Since I was introduced to website accessibility, I quickly noticed that it is an esoteric subject. Far too many industry technicians and companies overlook the guidelines, while few members of the public seem to have little or no knowledge of them. Many believe that a modern and great website has pretty images or logos, moving elements and unrequested video running in the background. Unfortunately, people often confuse an accessible website as a responsive one: one you can read on your phone.

Website accessibility implementation is a complex and arduous task that needs to be carried out by experienced and skilled web developers, IT technicians and web content writers. So it’s no surprise that while many web development companies are aware of the accessibility guidelines, they simply choose to ignore them. Instead, these companies opt to follow the easy path: they market their services with aesthetically pleasing images and fancy effects to allure potential customers and make them believe that those features make up a modern, attractive and potentially lucrative website. Sadly, they develop great looking products, but they are barely accessible to vision impaired users. While it is true that several websites type exist to accommodate different industry requirements, website accessibility must be considered regardless and not be ignored just because it’s complex and difficult to implement.

Educational institutions should implement website accessibility guidelines, as they have a moral obligation to the community and one could argue a statutory one. The Disability Discrimination Act 1992 aims to promote equal opportunity and access for people with disabilities. In the Information Technology world, this means that web developers from public and private sectors need to adopt the guidelines to abide by this act. Teachers and educators, therefore, should be aware and expect their schools’ websites to be developed using website accessibility guidelines and standards. Inaccessible websites may open the door to litigation, but that’s for future posts.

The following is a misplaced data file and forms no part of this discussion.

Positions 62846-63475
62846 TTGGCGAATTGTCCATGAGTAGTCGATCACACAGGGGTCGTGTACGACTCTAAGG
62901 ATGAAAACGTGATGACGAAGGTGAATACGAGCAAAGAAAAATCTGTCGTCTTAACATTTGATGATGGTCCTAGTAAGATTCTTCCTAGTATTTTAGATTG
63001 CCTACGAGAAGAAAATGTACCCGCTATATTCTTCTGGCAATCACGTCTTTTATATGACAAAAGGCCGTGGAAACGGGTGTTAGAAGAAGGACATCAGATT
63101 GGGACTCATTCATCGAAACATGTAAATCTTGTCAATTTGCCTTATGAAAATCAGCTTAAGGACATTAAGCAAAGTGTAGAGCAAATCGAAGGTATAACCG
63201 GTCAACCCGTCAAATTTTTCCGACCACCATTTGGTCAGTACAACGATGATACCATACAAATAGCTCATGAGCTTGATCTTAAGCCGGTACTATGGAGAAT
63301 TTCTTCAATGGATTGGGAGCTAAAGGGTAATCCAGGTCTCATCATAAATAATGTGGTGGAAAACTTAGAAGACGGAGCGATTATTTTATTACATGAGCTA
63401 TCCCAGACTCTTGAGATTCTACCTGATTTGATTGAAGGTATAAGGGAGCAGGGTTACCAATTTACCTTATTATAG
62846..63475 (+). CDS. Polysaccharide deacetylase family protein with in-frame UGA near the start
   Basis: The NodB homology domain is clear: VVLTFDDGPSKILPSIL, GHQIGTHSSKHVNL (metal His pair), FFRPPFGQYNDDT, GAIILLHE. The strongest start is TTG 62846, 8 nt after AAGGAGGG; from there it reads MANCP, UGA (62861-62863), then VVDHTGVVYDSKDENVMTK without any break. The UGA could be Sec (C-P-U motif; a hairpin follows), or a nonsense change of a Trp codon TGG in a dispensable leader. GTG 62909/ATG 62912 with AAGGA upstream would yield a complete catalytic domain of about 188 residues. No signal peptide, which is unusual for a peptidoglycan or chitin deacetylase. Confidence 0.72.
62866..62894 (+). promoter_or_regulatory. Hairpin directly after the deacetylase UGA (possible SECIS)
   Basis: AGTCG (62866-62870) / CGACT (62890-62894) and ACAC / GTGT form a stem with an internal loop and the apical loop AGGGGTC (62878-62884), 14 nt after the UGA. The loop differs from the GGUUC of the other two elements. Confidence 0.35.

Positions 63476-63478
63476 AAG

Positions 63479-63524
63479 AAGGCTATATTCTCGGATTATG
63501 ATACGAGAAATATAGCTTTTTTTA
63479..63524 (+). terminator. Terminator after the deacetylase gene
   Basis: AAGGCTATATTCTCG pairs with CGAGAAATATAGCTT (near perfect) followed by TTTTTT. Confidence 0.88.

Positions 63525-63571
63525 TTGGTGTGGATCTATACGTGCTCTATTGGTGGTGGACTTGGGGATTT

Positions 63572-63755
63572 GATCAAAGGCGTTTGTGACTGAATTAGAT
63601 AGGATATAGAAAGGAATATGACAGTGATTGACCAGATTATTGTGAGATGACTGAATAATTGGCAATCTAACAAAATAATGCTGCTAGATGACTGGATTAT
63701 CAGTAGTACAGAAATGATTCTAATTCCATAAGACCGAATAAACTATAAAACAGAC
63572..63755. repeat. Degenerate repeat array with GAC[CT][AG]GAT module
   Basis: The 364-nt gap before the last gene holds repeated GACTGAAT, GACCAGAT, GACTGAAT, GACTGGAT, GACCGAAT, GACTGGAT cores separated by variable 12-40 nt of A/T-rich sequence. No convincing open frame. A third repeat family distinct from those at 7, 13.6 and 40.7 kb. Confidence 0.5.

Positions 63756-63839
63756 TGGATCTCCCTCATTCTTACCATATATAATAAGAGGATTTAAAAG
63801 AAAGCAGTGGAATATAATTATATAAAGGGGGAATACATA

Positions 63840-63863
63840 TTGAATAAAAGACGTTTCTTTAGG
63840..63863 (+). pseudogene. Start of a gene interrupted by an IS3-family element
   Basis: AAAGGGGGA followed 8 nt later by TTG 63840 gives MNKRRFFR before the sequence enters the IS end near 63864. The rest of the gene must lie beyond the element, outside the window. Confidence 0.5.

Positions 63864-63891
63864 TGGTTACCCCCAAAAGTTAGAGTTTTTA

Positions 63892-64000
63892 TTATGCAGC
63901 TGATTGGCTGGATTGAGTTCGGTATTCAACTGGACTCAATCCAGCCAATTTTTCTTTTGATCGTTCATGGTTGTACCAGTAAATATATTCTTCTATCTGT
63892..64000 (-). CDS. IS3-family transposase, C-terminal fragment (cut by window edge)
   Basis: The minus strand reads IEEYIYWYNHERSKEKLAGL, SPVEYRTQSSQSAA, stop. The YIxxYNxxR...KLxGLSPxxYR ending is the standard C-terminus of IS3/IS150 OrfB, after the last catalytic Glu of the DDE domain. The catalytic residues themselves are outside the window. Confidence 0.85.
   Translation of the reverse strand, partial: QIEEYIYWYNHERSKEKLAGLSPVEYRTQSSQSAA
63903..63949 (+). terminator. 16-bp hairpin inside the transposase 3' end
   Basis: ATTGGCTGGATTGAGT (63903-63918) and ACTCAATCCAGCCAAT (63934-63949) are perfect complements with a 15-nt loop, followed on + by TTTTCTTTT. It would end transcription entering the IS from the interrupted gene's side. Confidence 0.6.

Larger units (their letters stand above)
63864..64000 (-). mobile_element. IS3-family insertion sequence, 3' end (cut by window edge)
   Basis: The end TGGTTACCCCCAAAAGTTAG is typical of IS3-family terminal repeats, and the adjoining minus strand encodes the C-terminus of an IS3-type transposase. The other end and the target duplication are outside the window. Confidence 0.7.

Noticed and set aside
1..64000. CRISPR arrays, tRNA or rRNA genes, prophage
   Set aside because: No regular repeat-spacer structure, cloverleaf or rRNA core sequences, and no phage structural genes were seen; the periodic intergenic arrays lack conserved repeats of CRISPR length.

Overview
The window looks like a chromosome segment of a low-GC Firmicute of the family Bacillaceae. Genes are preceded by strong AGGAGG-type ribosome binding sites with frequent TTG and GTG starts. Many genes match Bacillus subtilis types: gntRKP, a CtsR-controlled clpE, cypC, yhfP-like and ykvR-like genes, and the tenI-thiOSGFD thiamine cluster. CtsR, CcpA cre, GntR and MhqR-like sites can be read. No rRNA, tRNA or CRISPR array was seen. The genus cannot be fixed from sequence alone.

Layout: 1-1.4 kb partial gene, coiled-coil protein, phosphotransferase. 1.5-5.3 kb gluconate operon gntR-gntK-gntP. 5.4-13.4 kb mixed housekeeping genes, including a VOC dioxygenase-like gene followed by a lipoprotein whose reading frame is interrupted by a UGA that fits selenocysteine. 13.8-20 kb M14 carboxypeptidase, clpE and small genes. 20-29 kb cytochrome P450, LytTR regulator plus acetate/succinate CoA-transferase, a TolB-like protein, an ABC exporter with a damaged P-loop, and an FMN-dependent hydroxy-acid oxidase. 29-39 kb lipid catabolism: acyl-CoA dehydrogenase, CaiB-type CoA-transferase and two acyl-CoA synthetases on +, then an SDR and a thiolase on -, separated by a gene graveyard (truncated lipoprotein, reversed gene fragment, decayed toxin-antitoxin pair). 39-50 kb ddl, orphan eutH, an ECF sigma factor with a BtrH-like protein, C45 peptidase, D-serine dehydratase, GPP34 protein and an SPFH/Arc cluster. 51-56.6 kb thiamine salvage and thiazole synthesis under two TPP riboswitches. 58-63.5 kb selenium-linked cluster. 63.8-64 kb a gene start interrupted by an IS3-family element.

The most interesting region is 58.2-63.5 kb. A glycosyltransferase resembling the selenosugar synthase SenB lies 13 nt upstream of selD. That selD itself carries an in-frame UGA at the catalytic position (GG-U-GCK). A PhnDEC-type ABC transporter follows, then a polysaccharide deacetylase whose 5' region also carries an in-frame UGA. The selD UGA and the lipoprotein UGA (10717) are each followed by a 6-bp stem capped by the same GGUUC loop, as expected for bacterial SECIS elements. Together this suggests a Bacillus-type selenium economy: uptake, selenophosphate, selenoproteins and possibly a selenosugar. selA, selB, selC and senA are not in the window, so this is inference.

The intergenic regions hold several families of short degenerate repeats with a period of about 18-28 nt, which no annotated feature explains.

Meanwhile, there are important fringe-benefits to making your school website accessible. One is that an accessible website can and will improve enrolments as long as it’s maintained regularly with accurate and up to date information. Notably, recent UK research has linked website design to enrolment patterns. For example, one study found that a poorly-designed Irish higher education website contributed to significant dropouts among students with particular disabilities. This was because they cannot access certain assignments services. When interviewed, one visually impaired student said that while they used a computer program to be able to read web pages aloud, but did not with his university’s website.

What if a school’s newsletter containing important information about vaccination for Hepatitis B cannot be accessed by a visually impaired student? Country schools are often a point of contact to their communities.

Is your school or business website accessible?

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